Administrative divisions: three islands; Grande Comore (Njazidja), Anjouan (Nzwani), and Moheli (Mwali)
note: there are also four municipalities named Domoni, Fomboni, Moroni, and Mutsamudu

Independence: 6 July 1975 (from France)

National holiday: Independence Day, 6 July (1975)

Constitution: 20 October 1996

Legal system: French and Muslim law in a new consolidated code

Suffrage: 18 years of age; universal

Executive branch:
chief of state: President Mohamed TAKI Abdulkarim (since 16 March 1996)
head of government: Prime Minister Nourdine BOURHANE (since 6 December 1997)
cabinet: Council of Ministers appointed by the president
elections: president elected by popular vote to a five-year term; election last held 16 March 1996 (next to be held NA March 2001); prime minister appointed by the president
election results: Mohamed TAKI Abdulkarim elected president; share of vote—64%

Legislative branch: bicameral legislature consists of the Senate (15 seats; members selected by regional councils for six-year terms) and a Federal Assembly or Assemblee Federale (43 seats; members elected by popular vote to serve four-year terms)
elections: last held 1 and 8 December 1996 (next to be held NA December 2000)
election results: percent of vote by party—NA; seats by party—RND 39, RND candidate running as independent 1, FNJ 3

Judicial branch: Supreme Court or Cour Supremes, two members are appointed by the president, two members are elected by the Federal Assembly, one by the Council of each island, and former presidents of the republic

Political parties and leaders: Rassemblement National pour le Development or RND [Mohamed TAKI Abdulkarim], party of the government; Front National pour la Justice or FNJ, Islamic party in opposition
note: under a new constitution ratified in October 1996, a two party system was established; President Mohamed TAKI Abdulkarim called for all parties to dissolve and join him in creating the RND; the constitution stipulates that only parties that win six seats in the Federal Assembly (two from each island) are permitted to be in opposition, but if no party accomplishes that the second most successful party will be in opposition; in the elections of December 1996 the FNJ appeared to qualify as opposition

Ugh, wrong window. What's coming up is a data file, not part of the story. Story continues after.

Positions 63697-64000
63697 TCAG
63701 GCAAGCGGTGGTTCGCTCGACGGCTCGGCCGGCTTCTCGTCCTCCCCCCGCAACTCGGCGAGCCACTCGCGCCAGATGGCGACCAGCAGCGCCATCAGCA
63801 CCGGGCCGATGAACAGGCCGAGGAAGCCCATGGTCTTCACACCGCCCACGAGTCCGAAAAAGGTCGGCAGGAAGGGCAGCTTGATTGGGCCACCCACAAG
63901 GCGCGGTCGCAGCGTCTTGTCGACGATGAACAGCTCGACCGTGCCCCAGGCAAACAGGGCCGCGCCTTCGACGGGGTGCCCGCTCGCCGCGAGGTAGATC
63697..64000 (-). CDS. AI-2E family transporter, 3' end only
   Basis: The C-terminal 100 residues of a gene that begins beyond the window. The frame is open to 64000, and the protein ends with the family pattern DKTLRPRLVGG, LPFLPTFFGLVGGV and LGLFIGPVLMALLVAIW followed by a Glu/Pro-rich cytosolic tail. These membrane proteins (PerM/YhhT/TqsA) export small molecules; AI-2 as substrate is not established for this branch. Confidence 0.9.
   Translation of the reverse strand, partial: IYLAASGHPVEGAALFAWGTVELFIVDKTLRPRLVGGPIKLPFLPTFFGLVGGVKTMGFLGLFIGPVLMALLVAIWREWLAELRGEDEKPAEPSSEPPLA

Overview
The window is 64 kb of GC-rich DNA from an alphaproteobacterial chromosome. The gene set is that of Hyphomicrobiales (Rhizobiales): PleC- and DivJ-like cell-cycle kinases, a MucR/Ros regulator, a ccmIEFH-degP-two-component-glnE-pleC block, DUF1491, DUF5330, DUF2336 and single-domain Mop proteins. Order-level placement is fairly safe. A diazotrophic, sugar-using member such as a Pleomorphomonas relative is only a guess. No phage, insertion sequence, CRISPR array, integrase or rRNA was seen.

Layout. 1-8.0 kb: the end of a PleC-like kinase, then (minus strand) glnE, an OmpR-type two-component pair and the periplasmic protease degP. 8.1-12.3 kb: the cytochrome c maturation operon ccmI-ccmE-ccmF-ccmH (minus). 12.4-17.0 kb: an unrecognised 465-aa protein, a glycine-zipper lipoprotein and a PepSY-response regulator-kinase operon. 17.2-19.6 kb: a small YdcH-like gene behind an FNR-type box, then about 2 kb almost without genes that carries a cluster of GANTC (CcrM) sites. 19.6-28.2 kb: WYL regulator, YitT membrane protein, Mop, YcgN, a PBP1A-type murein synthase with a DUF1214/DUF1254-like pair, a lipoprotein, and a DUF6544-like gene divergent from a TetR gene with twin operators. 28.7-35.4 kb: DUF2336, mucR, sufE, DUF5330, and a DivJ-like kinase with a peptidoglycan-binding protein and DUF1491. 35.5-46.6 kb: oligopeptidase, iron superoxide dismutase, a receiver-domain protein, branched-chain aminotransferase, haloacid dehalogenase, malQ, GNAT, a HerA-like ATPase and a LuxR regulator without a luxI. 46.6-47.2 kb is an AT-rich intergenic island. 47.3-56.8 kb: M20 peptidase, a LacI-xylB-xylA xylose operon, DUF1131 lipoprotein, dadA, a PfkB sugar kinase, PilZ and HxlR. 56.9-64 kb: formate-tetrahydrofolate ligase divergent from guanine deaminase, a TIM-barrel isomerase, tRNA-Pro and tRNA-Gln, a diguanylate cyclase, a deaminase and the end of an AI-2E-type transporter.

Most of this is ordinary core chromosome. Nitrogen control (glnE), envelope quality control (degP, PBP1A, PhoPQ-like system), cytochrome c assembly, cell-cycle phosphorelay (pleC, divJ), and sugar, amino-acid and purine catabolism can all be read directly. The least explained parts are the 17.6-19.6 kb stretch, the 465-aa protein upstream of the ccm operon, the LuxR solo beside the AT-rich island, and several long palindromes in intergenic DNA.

International organization participation: ACCT, ACP, AfDB, AFESD, AL, CCC, ECA, FAO, FZ, G-77, IBRD, ICAO, IDA, IDB, IFAD, IFC, ILO, IMF, InOC, Intelsat (nonsignatory user), IOC, ITU, NAM, OAU, OIC, UN, UNCTAD, UNESCO, UNIDO, UPU, WHO, WMO, WTrO (applicant)

Diplomatic representation in the US:
chief of mission: Ambassador Ahmed DJABIR (ambassador to the US and Canada and permanent representative to the UN)
chancery: (temporary) care of the Permanent Mission of the Federal and Islamic Republic of the Comoros to the United Nations, 336 East 45th Street, 2nd Floor, New York, NY 10017
telephone: [1] (212) 972-8010

Diplomatic representation from the US: the US does not have an embassy in Comoros; the ambassador to Mauritius is accredited to Comoros

Flag description: green with a white crescent in the center of the field, its points facing downward; there are four white five-pointed stars placed in a line between the points of the crescent; the crescent, stars, and color green are traditional symbols of Islam; the four stars represent the four main islands of the archipelago - Mwali, Njazidja, Nzwani, and Mayotte (a territorial collectivity of France, but claimed by Comoros); the design, the most recent of several, is described in the constitution approved by referendum on 7 June 1992

Economy